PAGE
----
Instruction this fall will be designed for flexibility, inclusiveness, student-faculty engagement, and distinctive experiential learning. Academic Innovation offers robust and consistent support for faculty as they design and implement their courses, including webinars, on-demand resources and consultations.
All courses must be prepared for online instruction
The majority of courses will be offered fully online with options for asynchronous, synchronous or a hybrid of the two online options. A limited number of courses will be approved to meet face-to-face based on strict criteria. All face-to-face courses must offer a parallel online component (hyflex) for students who are not able to attend in person and must be able to transition to a fully online format on short notice. This allows maximum flexibility to accommodate the health, safety and at-home situations of all.
In-person instruction will be available, but limited
Due to classroom space constraints, courses should only be offered in-person based on specific pedagogical and/or accreditation need, and must be approved by the college dean and registrar. Examples of pedagogical need include necessarily hands-on work such as studio art, music and dance instruction, architecture and interior design studios, engineering senior design studios, student teaching and clinical observations in schools, and labs that require the use of specialized equipment, and the like.
Integrating experiential learning opportunities
We have the opportunity to create distinctive and innovative experiential learning opportunities even amidst this extraordinary time. The majority of experiential learning can be accomplished online with sufficient training, support, and time for planning. However, there are some experiential learning modalities that can only be accomplished in person.
Programs with accreditation needs in experiential learning will be given priority for learning technology investment and face-to-face scheduling in classrooms, labs, studios and non-traditional learning spaces on campus.
Illustrative examples and guidelines on operationalizing both online and face-to-face experiential learning during the Fall 2020 semester are forthcoming.
The Office of Digital Learning is the university resource for best practices for online pedagogies in experiential learning.
Create a more consistent teaching and learning experience
Blackboard Learn and the tools approved by UTSA are compliant with FERPA and UTSA policies, and support is provided. Use only UTSA site-licensed platforms such as Blackboard Collaborate Ultra, Zoom and WebEx to meet with students. Remember these High Five for Remote Teaching tips when designing your courses and reach out to Academic Innovation for guidance at any time.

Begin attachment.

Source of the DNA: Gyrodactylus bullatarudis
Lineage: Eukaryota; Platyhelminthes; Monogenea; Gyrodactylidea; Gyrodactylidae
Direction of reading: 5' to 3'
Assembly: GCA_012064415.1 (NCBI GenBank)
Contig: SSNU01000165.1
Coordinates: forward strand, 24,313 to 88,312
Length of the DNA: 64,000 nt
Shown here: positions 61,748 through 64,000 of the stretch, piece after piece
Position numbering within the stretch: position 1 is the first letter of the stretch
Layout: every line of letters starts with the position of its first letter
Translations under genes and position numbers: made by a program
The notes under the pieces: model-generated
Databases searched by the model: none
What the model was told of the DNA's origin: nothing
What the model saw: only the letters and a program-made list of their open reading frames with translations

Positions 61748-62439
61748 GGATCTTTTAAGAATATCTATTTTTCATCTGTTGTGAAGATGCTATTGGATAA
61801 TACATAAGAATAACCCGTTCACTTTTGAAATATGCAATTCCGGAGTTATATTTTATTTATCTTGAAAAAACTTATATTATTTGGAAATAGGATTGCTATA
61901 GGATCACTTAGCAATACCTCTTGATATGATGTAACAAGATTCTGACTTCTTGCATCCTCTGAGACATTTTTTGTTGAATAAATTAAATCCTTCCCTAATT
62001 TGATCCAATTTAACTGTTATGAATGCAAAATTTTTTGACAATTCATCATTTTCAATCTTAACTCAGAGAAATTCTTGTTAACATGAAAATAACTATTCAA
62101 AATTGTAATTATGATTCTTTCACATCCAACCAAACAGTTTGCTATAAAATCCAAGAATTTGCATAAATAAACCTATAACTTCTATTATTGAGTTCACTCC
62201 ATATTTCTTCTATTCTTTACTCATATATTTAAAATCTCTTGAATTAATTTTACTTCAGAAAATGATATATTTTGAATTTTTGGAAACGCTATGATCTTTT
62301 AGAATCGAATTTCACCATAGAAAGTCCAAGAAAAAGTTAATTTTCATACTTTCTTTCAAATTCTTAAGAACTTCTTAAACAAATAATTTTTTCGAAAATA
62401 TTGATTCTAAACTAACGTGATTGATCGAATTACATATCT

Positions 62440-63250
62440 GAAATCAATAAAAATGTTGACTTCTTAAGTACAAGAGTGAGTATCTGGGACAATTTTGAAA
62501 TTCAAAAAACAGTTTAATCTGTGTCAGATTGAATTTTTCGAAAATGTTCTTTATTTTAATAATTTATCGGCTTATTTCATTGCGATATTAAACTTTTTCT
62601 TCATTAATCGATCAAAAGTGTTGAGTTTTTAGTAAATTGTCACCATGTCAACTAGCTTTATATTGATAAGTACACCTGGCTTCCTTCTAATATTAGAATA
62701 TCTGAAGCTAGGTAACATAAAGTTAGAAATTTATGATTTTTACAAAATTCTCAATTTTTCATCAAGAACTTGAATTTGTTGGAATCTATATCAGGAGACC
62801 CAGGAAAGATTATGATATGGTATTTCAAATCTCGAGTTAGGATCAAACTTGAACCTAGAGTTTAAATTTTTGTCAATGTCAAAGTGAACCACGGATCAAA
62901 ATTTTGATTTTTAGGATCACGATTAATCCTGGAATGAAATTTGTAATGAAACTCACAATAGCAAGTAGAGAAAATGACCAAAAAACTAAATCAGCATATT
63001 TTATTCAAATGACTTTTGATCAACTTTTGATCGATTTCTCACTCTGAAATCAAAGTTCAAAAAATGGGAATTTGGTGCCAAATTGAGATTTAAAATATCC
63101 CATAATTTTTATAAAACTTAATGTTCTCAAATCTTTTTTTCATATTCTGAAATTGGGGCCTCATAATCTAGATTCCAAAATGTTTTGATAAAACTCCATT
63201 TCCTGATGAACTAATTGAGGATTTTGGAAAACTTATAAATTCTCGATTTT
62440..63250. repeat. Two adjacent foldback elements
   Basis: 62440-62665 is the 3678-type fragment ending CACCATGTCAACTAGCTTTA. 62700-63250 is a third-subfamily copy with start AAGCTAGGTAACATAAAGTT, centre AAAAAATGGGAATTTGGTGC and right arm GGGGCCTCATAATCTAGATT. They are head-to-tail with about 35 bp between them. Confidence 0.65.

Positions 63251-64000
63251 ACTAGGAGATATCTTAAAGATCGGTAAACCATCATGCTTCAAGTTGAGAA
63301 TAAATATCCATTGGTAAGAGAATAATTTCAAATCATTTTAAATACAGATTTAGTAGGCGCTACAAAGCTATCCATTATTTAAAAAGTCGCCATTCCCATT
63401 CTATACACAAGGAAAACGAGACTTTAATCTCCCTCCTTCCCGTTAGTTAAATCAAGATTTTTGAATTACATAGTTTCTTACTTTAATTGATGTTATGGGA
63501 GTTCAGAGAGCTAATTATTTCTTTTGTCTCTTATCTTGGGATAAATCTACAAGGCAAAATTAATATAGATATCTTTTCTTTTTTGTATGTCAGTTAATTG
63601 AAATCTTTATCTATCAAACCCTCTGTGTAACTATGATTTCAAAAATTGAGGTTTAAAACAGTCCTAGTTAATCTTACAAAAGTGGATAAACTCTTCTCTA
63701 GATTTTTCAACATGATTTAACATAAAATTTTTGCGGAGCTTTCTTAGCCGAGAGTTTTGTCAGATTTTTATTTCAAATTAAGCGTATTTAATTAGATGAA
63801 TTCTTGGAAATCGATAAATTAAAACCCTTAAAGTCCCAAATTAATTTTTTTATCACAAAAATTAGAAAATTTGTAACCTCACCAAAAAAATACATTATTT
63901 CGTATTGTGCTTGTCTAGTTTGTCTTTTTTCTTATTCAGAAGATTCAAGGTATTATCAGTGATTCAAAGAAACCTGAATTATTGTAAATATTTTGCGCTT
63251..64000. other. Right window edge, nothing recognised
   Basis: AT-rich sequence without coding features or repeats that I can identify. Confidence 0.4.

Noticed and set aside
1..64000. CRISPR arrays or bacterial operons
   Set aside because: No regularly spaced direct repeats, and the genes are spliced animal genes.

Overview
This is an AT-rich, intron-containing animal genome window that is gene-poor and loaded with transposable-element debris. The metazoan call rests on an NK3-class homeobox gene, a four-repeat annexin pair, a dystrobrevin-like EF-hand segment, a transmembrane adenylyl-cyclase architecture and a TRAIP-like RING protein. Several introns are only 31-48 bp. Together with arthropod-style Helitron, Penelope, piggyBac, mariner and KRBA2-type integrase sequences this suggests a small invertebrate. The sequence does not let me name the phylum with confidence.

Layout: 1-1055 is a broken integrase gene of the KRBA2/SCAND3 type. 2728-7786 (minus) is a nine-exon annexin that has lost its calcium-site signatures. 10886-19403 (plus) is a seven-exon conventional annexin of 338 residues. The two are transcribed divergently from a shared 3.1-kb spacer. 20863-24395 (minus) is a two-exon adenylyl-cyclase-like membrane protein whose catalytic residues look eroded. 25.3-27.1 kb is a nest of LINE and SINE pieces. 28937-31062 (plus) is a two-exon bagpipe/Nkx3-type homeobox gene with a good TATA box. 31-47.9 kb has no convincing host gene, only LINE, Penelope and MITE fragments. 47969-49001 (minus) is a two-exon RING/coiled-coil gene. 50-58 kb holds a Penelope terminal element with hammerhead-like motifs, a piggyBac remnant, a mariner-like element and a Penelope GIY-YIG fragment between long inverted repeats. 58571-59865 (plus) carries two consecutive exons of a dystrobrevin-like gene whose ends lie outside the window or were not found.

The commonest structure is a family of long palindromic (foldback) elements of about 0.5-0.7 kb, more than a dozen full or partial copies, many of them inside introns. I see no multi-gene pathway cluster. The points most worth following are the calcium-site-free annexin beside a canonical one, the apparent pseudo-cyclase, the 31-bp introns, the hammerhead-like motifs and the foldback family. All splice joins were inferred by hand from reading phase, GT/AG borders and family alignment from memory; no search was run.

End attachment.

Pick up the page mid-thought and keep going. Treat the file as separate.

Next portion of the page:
The student-faculty connection is top priority
By and large, what students missed in the spring after transition to remote learning was the interpersonal connection. To facilitate these connections, faculty are expected to offer regular, synchronous interaction with students, whether one-on-one dialogue or small group sessions. Faculty are also encouraged to seek innovative ways to create informal, one-on-one dialogues with students.
Faculty will have access to their offices, where they may work and provide instruction. However, to the greatest extent possible, meetings and office hours should be offered virtually. When scheduling office hours, consider offering sessions at different times of day, including into the early evening hours, to accommodate students who may also be working or caring for family members.
Faculty resources and support
Academic Innovation brings together experts in teaching, technology, and virtual learning to champion innovative and transformational practices that enhance the academic experience of our students and faculty. Their Teaching Resources site has become an integral roadmap for faculty on teaching online effectively and will be continually updated with new programs and information so check back regularly.
Webinars and trainings
Academic Innovation has a slate of faculty forums and student webinars scheduled now through the beginning of the fall semester. In addition, faculty and students can access dozens of short, helpful, instructional videos on demand. Lastly, past webinar recordings from Spring 2020 and from the Summer 2020 Digital Teaching Forum Series are available for viewing.
In addition to hearing from college leadership and faculty champions, faculty will be kept informed of instruction-related updates and resources primarily through the weekly Faculty Center newsletter. Faculty may also follow Academic Innovation on Twitter, Instagram and Facebook to stay up to date with event and webinar reminders, digital tool enhancements, and more.
Academic Innovation and tech investments
Some resources will be available to support high priority courses, which include:
- Classes that impact the most students
- Classes in which the new will become a permanent element in the course as it is taught in the future
- Classes in which the development of a few online components could result in moving the entire course to fully online delivery (e.t., lab exercises)
- Classes in which accreditation concerns could be resolved
- Classes populated by students whose engagement is most important for recruitment and retention
- Classes critical to student success, such as gateway classes in majors and classes that are required of large numbers of students
UTS and Academic Innovation will work together to prioritize which classrooms must be outfitted with cameras, microphones, and similar equipment for hyflex and interactive learning. Additionally, IT hardware and software needs will be explored to determine how best to support faculty for proper instruction, for example purchasing webcams for faculty who need to utilize the technology for online learning.